Daigo Matsui’s latest bubble gum pop nightmare is thankfully a more restrained but no less creative effort from the director with a music video background. Comparable to the loose Wonderful World End, this relatively linear road-trip narrative is brought to life by the leads' strong personable performances of teenage melancholy and wonder.
Chie, Ichinose, Fumiko and Sattsun are four high school friends with a definitive goal; leave Fukuoka and travel all the way to Japan to see their favourite J-pop act Creephyp play live. With barely any money or plan, they set out across the ferry, then on bike towards the concert. Along the way the friends experience the familiar beats of road-trip cliché, they make up and break up and things happen along the way that hinder their progress. They meet interesting people and get involved in some unexpectedly adult things until it becomes clear that this journey is going to be far more difficult and life-affirming then they could ever realise.
The personas of the four girls shine as they trek to Tokyo, as does the stunning locations that inspire real-world travel. No stranger to handheld, Daigo keeps the film fresh and intimate by utilising the Handycam the girls are using to document their travel, as well as all the social media they constantly and naturally interact with. This is no detriment to the film's cinematography, which beautifully highlights some vistas and the diversity of each place they visit.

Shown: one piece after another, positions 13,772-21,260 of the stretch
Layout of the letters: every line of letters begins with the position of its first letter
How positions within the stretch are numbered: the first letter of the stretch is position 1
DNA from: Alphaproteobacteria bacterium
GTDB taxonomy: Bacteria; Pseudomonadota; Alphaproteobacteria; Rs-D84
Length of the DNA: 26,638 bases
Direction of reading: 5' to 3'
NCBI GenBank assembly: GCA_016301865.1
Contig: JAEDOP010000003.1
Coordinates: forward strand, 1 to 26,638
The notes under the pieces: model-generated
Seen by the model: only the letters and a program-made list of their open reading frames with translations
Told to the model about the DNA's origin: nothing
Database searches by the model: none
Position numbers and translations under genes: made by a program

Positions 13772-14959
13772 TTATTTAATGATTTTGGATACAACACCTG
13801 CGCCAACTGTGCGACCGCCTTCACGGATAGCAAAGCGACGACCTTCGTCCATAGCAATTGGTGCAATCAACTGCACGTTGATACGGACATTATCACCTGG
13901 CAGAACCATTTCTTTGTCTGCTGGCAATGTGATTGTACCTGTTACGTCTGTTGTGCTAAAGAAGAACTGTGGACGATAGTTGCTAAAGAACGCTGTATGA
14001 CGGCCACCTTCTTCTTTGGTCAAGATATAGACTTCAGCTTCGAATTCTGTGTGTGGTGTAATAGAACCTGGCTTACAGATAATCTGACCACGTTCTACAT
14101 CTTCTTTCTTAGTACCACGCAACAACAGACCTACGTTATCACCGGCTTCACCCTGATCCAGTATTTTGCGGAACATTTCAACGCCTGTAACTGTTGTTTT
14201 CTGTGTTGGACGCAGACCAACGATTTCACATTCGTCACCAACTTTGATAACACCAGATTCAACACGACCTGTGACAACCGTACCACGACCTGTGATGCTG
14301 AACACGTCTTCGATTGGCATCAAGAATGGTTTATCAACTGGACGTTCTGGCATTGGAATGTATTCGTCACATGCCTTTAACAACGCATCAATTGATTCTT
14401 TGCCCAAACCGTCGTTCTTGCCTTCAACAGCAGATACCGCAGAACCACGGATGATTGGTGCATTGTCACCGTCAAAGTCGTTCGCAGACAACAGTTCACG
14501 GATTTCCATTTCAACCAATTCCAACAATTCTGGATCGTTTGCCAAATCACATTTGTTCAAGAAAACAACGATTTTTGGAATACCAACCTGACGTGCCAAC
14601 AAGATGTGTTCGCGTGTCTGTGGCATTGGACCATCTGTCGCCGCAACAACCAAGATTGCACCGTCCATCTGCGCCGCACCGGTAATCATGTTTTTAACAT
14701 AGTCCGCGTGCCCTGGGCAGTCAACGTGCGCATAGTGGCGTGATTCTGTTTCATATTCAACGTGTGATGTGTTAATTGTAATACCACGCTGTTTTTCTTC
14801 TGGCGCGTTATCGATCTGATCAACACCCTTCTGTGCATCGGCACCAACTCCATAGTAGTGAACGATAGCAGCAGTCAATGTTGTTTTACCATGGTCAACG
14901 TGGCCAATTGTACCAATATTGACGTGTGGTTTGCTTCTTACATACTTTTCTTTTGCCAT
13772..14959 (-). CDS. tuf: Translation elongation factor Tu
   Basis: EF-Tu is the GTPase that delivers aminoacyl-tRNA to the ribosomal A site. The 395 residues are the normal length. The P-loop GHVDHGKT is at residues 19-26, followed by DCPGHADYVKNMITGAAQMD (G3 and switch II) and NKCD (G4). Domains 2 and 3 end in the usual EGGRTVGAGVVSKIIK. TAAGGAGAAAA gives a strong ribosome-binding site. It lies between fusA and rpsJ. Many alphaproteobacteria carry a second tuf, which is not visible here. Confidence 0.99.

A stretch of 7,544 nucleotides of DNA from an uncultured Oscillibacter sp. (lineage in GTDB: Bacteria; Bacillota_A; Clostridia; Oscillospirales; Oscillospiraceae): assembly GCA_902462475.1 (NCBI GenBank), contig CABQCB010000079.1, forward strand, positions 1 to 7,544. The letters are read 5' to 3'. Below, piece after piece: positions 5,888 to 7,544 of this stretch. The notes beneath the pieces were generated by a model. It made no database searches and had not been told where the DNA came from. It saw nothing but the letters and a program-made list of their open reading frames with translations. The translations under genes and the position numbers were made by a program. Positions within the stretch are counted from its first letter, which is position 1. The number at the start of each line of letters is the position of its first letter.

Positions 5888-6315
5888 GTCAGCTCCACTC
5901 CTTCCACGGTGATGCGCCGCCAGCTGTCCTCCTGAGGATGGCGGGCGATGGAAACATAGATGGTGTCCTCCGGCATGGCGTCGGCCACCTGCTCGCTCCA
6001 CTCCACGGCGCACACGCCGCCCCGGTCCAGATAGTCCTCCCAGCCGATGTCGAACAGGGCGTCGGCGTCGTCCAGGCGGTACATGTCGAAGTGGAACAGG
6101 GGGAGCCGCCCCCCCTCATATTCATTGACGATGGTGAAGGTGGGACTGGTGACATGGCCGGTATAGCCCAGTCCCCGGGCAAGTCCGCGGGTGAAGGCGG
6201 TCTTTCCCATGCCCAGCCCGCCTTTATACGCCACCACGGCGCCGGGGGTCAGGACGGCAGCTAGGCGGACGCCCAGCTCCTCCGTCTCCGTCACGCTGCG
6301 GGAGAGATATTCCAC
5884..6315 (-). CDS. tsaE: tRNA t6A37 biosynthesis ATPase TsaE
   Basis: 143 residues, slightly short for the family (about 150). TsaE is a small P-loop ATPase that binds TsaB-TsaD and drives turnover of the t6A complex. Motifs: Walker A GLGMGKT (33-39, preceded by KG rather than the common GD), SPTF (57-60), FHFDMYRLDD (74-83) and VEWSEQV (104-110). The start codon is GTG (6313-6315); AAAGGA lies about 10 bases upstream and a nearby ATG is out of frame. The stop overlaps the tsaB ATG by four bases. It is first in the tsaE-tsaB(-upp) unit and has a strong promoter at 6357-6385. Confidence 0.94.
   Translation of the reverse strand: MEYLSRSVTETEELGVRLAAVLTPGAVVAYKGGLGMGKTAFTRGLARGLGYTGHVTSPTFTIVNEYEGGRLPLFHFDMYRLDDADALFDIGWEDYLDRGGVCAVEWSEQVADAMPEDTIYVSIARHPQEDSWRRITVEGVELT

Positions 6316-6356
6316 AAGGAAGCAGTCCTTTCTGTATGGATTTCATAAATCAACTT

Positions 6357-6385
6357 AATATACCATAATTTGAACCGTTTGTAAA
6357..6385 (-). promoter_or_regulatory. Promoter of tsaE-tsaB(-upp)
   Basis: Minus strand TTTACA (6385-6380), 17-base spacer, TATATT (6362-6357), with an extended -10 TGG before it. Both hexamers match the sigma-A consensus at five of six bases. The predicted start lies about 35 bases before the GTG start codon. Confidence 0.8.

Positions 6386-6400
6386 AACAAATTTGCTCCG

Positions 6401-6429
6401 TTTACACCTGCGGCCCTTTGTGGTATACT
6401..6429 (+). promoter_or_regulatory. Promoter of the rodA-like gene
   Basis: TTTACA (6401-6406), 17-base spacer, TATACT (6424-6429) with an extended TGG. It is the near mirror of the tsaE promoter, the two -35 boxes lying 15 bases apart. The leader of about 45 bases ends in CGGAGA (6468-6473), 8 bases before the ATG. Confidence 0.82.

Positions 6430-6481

Our Huff and Puff Journey has a contemporary feel about it, and the film lets the audience be privy to the cultural and social complexities of teenage life in Japan today. The four girls who are driven by commercial pursuits and a shared obsession for a produced pop band undergo some drama before their trip ends and the supporting cast involved in these moments are just as naturalistic and impressive, playing off the manic energy and craziness of youth.
Further implications of the contemporary play out when they share their progress via social media; they are ridiculed and shamed for their crazy plan, resulting in an introspective analysis of what they are doing and why. This is a very different kind of bullying in the West, and the psychological impact weighs far heavier in Japan, a place of traditional conformity.
The girls are also mature enough to discuss sex and engage in some adult situations, a frankly refreshing and realistic depiction of how easily systems are in place for Japan to utilise youth for profit. This in no way brings the tone of the film down, and despite the drama the film remains imbued with positivity. The ultimate, slightly hollow concept of following your dreams and achieving anything you want is echoed in Our Huff and Puff Journey, but the film remains grounded, making it all the more accessible and relatable.
‘Life is a journey, not a destination’ and multiple other quotes that adhere to this way of thinking drive the premise of Our Huff and Puff Journey, a trope, but a very well executed one that highlights Japanese culture and the ambition and desire that is wonderfully portrayed on-screen.